Daily Lives of Ancient Greeks Revealed in Acropolis Museum Huge Archaeological Dig

Athens, The pride and purpose of the

Acropolis Museum has always been the Parthenon gallery. With its

360-degree panoramic view from the top floor, the museum has always

been on a mission: to let the world know that this is the most

appropriate place to exhibit the marbles that once adorned the

Periclean masterpiece.

But a decade after it opened, the four-storey edifice at the foot of

the Acropolis is now focusing on the lives of ancient Greeks. As the

museum prepares to celebrate its 10th birthday on 20 June, it has

announced the opening of a new exhibition space: an entire excavated

neighbourhood of ancient villas, streets, workshops and bathhouses

that lies below the museum building.

As archaeologists put the finishing touches to the site, Dimitrios

Pandermalis, the museum’s director, told how finds once considered a

curse had become a blessing. For the first time we are able to see

how people lived in the shadow of the Acropolis, he enthused, singling

out an ornate ancient courtyard and a chamber where aristocrats had

held symposiums.

And through the display of discoveries such as plates and toys,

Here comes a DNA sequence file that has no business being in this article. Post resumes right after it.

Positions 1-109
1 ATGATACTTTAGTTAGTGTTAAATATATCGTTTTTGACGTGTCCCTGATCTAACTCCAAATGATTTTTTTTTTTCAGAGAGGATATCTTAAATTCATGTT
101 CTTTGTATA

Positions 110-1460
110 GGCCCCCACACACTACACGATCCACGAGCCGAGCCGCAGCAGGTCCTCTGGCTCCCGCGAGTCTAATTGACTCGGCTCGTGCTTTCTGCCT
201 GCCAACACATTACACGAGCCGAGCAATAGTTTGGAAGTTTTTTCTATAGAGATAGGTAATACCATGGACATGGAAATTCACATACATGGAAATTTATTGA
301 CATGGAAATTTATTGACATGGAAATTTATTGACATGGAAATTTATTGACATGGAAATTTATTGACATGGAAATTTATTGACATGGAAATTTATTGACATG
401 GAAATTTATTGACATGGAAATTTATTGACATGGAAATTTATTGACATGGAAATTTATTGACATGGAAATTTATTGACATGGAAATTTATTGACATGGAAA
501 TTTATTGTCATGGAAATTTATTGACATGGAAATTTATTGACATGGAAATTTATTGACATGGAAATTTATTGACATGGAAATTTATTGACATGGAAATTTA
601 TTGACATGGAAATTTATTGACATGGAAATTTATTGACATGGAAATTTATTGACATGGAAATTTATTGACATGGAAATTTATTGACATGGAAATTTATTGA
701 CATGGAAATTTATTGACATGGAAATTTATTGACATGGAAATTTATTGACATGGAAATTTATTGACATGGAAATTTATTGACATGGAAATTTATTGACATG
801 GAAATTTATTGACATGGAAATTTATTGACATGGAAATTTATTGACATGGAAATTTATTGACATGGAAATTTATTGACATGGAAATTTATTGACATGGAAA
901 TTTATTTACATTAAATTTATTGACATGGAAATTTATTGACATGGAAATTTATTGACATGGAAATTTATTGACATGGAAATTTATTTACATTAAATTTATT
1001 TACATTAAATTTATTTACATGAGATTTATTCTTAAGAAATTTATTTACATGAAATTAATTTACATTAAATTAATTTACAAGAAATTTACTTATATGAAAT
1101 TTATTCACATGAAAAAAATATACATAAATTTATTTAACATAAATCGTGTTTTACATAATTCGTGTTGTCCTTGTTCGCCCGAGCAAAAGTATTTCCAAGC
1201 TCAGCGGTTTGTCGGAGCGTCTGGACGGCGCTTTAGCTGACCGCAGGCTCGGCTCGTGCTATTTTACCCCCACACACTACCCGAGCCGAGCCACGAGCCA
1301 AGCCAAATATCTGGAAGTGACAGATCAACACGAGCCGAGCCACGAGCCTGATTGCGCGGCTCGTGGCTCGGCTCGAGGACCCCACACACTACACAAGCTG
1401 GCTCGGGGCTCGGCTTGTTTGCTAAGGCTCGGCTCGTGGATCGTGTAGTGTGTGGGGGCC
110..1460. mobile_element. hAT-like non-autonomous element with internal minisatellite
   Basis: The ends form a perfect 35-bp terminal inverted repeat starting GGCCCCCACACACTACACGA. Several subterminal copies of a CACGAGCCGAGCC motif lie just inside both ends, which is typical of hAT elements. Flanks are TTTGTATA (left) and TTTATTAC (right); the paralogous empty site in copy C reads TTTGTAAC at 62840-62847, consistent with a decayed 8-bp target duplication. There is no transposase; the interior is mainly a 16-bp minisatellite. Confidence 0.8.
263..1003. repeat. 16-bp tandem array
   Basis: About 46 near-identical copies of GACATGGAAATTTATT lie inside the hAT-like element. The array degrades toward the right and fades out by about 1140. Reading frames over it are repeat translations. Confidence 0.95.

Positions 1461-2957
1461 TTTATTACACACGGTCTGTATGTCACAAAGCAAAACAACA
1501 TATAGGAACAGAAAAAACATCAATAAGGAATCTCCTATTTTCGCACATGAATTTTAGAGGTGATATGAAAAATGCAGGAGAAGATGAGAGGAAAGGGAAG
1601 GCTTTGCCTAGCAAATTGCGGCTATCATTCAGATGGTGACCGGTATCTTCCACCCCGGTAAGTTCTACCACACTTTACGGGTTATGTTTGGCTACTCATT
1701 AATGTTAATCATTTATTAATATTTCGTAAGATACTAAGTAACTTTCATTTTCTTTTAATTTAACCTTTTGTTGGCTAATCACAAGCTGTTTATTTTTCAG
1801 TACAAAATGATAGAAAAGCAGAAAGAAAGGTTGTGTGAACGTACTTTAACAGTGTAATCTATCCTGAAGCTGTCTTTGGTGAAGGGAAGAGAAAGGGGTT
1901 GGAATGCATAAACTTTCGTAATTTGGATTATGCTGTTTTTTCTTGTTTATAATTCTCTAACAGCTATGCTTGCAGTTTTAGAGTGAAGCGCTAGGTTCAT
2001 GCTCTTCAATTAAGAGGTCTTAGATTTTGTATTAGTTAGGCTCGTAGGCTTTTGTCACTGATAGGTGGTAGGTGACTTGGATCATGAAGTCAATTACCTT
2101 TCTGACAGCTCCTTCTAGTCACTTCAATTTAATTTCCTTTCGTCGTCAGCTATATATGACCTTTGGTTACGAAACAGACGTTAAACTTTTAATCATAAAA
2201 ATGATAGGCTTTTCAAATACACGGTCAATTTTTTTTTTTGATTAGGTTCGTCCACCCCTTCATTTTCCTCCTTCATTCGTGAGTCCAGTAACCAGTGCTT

visitors will have a glimpse into the daily lives of ancient Greeks. There

are a lot of marble masterpieces on display around the museum but life

is not only about the glory days of yesteryear; it is about little things

that make each and every day.

The building of a Euros 130m museum so close to the Acropolis, and

on a site so rich in archaeology, was not without controversy. The

discovery of ruins dating from the late classical era in the fifth century

BC to the early Byzantine period in the 12th century AD delayed

building work.

But the 13 years of digging paid off. One of the biggest

excavations within the walls of ancient Athens helped archaeologists

learn more than any previous dig had about the birthplace of

democracy. It was complex because there were so many layers, so

many dwellings, one on top of the other, all telling the history of

Athens, said Stamatia Eleftheratou, who headed the excavation work.

The ancient settlement covers 4,000 square metres, accessed

by steel walkways. But Eleftheratou and her team worked over an area

three times that size, discovering close to 50,000 artefacts, including

figurines of little-known deities. There is an entire hidden layer, earlier

ruins beneath the settlement that aren’t visible because we covered

them again with earth, she said.

Pandermalis said some of the treasures will also be on show in

the exhibition space. A Roman-era copy of an original fourth century

BC marble bust of Aristotle is likely to have pride of place when the

artefacts go on display next year.

With its aquiline nose, protruding forehead and minute eyes and

mouth, the bust is considered one of the best likenesses of the Greek

philosopher. He is well-groomed and well dressed, smiled

Pandermalis, saying the piece had been discovered by chance amid

the debris of an archaeological trench, the British Guardian newspaper

reported.

Source: Oman News Agency

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